Emily O’Neill: “Preparing My Own Death,” a poem

Poetry: Emily O’Neill

Preparing My Own Death

there’s an obvious difference between Hawthorne & julep
strainers, an obvious reason why some people can’t eat
pineapple. an obvious recipe for property. for help.

for solitude. I can’t stop me
from horsehide / can’t suntan
the virgin out. I’m shy & nobody

believes me. the memorized proof: what’s loud
can’t call itself afraid / what’s afraid
can’t cry out when startled.

I make noise & call that safety. buck
the bed two feet from the wall. hello
is what me laughing means. I laugh when

I don’t have to say so. good morning. everyone saw
us leaving. sometimes a secret only pretends
it’s the best part.

I haven’t been to any country but this one.
there’s a rum & sugar for that kind of solidity.
they drink it simple, in Martinique. I remember

saying I would kill you in the street
for too much skin & you gave me a coconut
& I threw up oysters for two days

as punishment for dragging you to the dock
instead of kissing strawberry seeds out of my own teeth.
it’s hard to eat knowing where I’ve been.

sometimes depression is the bathtub
full & boiling. the book about Florida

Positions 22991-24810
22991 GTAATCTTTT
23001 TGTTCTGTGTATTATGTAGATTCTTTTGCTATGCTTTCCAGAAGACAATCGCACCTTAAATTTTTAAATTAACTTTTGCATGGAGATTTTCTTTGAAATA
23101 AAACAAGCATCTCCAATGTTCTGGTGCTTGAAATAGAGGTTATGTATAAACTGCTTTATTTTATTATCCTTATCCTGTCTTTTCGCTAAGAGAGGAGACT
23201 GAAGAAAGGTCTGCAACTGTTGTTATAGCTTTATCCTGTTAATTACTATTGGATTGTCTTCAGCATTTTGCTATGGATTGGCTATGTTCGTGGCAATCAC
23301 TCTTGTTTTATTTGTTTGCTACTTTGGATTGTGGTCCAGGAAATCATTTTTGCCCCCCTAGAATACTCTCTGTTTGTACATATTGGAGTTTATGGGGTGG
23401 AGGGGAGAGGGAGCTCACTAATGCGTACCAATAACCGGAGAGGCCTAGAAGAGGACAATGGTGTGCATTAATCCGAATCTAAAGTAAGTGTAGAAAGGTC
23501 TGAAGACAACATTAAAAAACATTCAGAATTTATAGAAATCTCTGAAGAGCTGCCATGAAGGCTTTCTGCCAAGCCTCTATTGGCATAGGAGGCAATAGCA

leather seats where boys are taken

away from childhood. about remembering
only what you’re forced to. water stains
between paragraphs. knife / tear / orange

oil hurling match across a glass
mouth. it was an accident.
I didn’t plan on a Blood & Sand

but I do always want more
scotch. more flame. more raw. more
want to wear because I’m thinner

than when we met. blinded by hunger.
younger than my gray says I might be. want
is a kind of testimony / a calculation.

don’t make me explain.
there are programs for that
written to simulate chance encounters.

I’d rather someone familiar
have a whim towards dissection.
I’d rather your logical hands

on a metal spoon. unclouded ice.
losing my edge. dying doesn’t seem scary
when death is poured for me. tallish glass

of sherry or that light mushroomy wine
color of antique lace. I walk past
perfect windows at La Perla

on my way to teach & the fur
around one mannequin’s shoulders
is enough. I give up. am tired

of fucking in rooms where
I’m the only one undressed
of intellect. if I die

I’m prepared to pour
down a drain mixed with sweat
& whatever else made me / hello

my mouth remembers cognac
in the marrow. it’s you. your fault. you know
too much about my burial. where is your mind

now? somewhere outside
the body. how dare you
give me that freedom.

Emily O’Neill is a writer, artist, and proud Jersey girl. Her recent poems and stories can be found in The Journal, Horse Less Review, and Washington Square, among others. Her debut collection, Pelican, is the inaugural winner of YesYes Books’ Pamet River Prize and she edits poetry for Wyvern Lit.

Image: istockphoto.com

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